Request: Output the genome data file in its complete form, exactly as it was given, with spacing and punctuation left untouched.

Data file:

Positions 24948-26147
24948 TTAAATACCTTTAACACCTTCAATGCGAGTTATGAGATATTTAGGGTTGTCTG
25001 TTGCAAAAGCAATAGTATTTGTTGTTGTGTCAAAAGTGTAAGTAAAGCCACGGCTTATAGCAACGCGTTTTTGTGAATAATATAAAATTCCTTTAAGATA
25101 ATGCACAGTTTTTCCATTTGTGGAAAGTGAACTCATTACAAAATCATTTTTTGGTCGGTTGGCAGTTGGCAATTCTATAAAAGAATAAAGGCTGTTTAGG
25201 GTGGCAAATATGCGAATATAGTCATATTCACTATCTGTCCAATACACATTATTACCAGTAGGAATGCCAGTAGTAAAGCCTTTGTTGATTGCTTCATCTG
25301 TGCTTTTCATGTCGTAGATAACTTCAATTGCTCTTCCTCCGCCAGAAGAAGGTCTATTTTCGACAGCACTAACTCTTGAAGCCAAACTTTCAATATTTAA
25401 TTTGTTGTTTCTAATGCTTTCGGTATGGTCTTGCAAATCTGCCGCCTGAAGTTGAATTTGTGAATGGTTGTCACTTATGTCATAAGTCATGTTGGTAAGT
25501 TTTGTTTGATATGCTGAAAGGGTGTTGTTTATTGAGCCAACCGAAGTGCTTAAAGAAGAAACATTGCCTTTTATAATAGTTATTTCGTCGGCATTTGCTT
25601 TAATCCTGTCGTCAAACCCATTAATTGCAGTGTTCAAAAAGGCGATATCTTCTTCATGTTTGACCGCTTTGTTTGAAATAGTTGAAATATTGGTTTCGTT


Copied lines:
Positions 24948-26147
24948 TTAAATACCTTTAACACCTTCAATGCGAGTTATGAGATATTTAGGGTTGTCTG
25001 TTGCAAAAGCAATAGTATTTGTTGTTGTGTCAAAAGTGTAAGTAAAGCCACGGCTTATAGCAACGCGTTTTTGTGAATAATATAAAATTCCTTTAAGATA
25101 ATGCACAGTTTTTCCATTTGTGGAAAGTGAACTCATTACAAAATCATTTTTTGGTCGGTTGGCAGTTGGCAATTCTATAAAAGAATAAAGGCTGTTTAGG
25201 GTGGCAAATATGCGAATATAGTCATATTCACTATCTGTCCAATACACATTATTACCAGTAGGAATGCCAGTAGTAAAGCCTTTGTTGATTGCTTCATCTG
25301 TGCTTTTCATGTCGTAGATAACTTCAATTGCTCTTCCTCCGCCAGAAGAAGGTCTATTTTCGACAGCACTAACTCTTGAAGCCAAACTTTCAATATTTAA
25401 TTTGTTGTTTCTAATGCTTTCGGTATGGTCTTGCAAATCTGCCGCCTGAAGTTGAATTTGTGAATGGTTGTCACTTATGTCATAAGTCATGTTGGTAAGT
25501 TTTGTTTGATATGCTGAAAGGGTGTTGTTTATTGAGCCAACCGAAGTGCTTAAAGAAGAAACATTGCCTTTTATAATAGTTATTTCGTCGGCATTTGCTT
25601 TAATCCTGTCGTCAAACCCATTAATTGCAGTGTTCAAAAAGGCGATATCTTCTTCATGTTTGACCGCTTTGTTTGAAATAGTTGAAATATTGGTTTCGTT